April 15, 2010

Heatstroke/Sunstroke - Part 1

This is a large topic, so for simplicity I am dividing it into 6 parts: Basics, Causes, Symptoms, Diagnosis, Treatment, and Prevention.

Part 1, Basics

I live in the north central part of the US, and generally have about four or five months that I need to be concerned about heatstroke. Others have more or less time to be concerned depending on their location.

I had heatstroke as a teenager, but have been able to adapt and have not had a reoccurrence. Yes, I am probably more conscious of what is happening now with that experience.

Summer is the time of year to enjoy being outdoors. When summer arrives here, so do generally high temperatures and high humidity. People with chronic conditions have to be even more careful in the heat than usual, especially with diabetes.

Hot summer weather can cause dehydration very quickly. It is important for everyone to increase their intake of liquids, not just people with diabetes. However, those of us with diabetes, have to know that dehydration can also occur when blood glucose levels are high, regardless of temperature, so when you are outside, it becomes doubly important to increase your intake of fluids.

1. Drink plenty of fluids throughout the day, especially water and even if you are not thirsty. Do not drink sugar-laden juices and sports drinks though -- they can just compound the problem. Beverages containing caffeine in moderate amounts do not seem to affect blood glucose levels. However, consuming large amounts of caffeine over a shorter amount of time seems to raise blood glucose in some individuals.

NOTE:  If it is important to replace electrolytes, then some sports drinks may be necessary and extra testing may be necessary.

2. Exercise or do activities that are more strenuous in the early morning hours or evening hours of the day when temperatures are cooler and the sun is not at its zenith.

3. It is also recommended to check your blood glucose levels often when it is hot outside. Both hyper and hypoglycemia can be a problem during hot weather.

Heat stroke is a form of hyperthermia. This means that you have an abnormally elevated body temperature with accompanying physical and neurological symptoms. Unlike heat cramps and heat exhaustion, two forms of hyperthermia that are less severe, heat stroke is a true medical emergency that can be fatal if not properly and promptly treated. I would urge everyone to be aware of this fact alone.  A 911 call is important for fast action.

In very dry air, sweat evaporates easily, quickly cooling your body; but in very humid air, sweat does not evaporate. It may collect on the skin or run off your body without affecting your body's climbing temperature.

Extremely warm and humid temperatures can quickly overwhelm your body's cooling system - especially when there is not a breeze. When sweating can no longer keep you cool, body temperature quickly rises, causing the symptoms of heat-related illnesses.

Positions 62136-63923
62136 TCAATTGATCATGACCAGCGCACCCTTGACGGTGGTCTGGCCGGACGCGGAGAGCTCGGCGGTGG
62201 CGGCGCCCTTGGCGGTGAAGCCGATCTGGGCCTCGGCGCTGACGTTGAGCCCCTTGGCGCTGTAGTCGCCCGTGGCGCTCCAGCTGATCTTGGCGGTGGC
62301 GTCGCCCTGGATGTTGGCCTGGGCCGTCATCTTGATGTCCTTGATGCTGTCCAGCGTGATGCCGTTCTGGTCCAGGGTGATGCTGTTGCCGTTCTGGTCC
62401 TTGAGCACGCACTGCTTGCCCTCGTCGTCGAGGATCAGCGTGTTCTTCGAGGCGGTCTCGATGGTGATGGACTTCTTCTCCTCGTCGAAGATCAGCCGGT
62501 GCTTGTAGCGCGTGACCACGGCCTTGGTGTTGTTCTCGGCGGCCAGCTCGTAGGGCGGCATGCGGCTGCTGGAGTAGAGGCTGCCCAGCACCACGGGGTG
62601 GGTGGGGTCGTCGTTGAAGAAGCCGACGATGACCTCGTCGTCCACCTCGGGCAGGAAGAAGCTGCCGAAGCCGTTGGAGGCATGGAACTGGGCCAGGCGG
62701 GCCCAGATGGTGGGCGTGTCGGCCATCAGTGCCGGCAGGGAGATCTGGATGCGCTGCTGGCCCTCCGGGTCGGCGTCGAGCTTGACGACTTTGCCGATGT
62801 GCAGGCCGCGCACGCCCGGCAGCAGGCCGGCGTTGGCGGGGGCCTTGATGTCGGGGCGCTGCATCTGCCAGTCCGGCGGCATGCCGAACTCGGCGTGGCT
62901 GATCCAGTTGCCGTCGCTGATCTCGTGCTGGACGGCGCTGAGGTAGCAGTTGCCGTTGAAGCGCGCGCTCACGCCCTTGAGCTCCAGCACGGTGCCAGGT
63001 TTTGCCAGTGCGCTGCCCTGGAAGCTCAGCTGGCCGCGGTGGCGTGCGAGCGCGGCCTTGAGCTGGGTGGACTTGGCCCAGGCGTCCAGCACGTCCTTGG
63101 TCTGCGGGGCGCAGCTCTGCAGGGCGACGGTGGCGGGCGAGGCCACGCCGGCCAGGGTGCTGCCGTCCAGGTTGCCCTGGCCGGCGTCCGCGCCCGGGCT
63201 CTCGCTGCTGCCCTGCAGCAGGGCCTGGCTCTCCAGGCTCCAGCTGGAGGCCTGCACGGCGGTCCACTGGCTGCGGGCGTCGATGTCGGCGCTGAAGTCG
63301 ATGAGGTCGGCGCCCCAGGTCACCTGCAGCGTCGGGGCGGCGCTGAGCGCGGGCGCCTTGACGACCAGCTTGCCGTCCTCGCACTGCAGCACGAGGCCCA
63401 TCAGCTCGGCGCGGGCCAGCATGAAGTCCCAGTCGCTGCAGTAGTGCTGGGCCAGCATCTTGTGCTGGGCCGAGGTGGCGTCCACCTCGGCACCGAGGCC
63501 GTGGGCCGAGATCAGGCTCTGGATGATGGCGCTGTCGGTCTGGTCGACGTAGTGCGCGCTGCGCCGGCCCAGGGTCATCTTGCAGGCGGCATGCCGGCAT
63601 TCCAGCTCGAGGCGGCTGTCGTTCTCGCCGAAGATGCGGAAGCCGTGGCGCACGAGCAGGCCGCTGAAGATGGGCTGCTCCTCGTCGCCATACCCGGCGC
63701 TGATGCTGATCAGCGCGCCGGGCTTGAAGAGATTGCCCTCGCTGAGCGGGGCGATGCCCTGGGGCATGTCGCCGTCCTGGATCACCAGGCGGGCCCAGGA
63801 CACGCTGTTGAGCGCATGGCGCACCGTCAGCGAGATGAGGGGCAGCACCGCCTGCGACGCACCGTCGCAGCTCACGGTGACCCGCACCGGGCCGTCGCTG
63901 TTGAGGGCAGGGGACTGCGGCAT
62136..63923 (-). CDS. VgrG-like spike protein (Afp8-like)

Sunstroke is a type of heatstroke. Heatstroke is a condition that occurs after exposure to excessive heat. In sunstroke, also called heat illness, heat injury, hyperthermia, heat prostration, and heat collapse, the source of heat is the sun. Other types of heatstroke occur after exposure to heat from different sources

Heatstroke, including sunstroke, is considered the most severe of the heat-related illnesses. Heat can have punishing effects on your body. After excessive exercise or physical labor, your body can overheat, and you may suffer heat exhaustion.

Heat cramps occur after excessive loss of water and salt; usually resulting from excessive sweating, or after strenuous exercise or labor. During heat exhaustion and heat cramps, the heat, controlling system is still intact, but can be overwhelmed.

It is necessary to know the signs and symptoms of heat exhaustion, too, since the risk is higher in people with diabetes. If heat exhaustion is not taken care of, it can quickly progress to heat stroke. Heat stroke is a more urgent matter and is a medical emergency.

The body normally generates heat because of metabolism, and is usually able to dissipate the heat by either radiation of heat through the skin or by evaporation of sweat. However, in extreme heat, high humidity, or vigorous exertion under the sun, the body may not be able to dissipate the heat and the body temperature rises, sometimes up to 106°F (41.1°C) or higher.

Again - - A call to 911 is the best way to get help fast.

Resting in an air-conditioned room or another cool place and drinking more water should make you feel better. If you suspect heat exhaustion, call your doctor. He or she may want to follow up with an office visit or other interventions. If the doctor is not available, I suggest a visit to an emergency room.

Those most susceptible to heat/sun strokes include: infants, the elderly (often with associated heart diseases, lung diseases, kidney diseases, or who are taking medications that make them vulnerable to heat strokes), athletes, and outdoor workers physically exerting themselves under the sun.

The summer heat can also be a concern when trying to carry supplies such as insulin, meters and strips with you. Insulated bags with small refreezable gel packs are good for keeping things cool. Keep equipment out of direct sunlight as much as possible.

With some advanced planning and special considerations, summer can still be a safe and enjoyable time of year.

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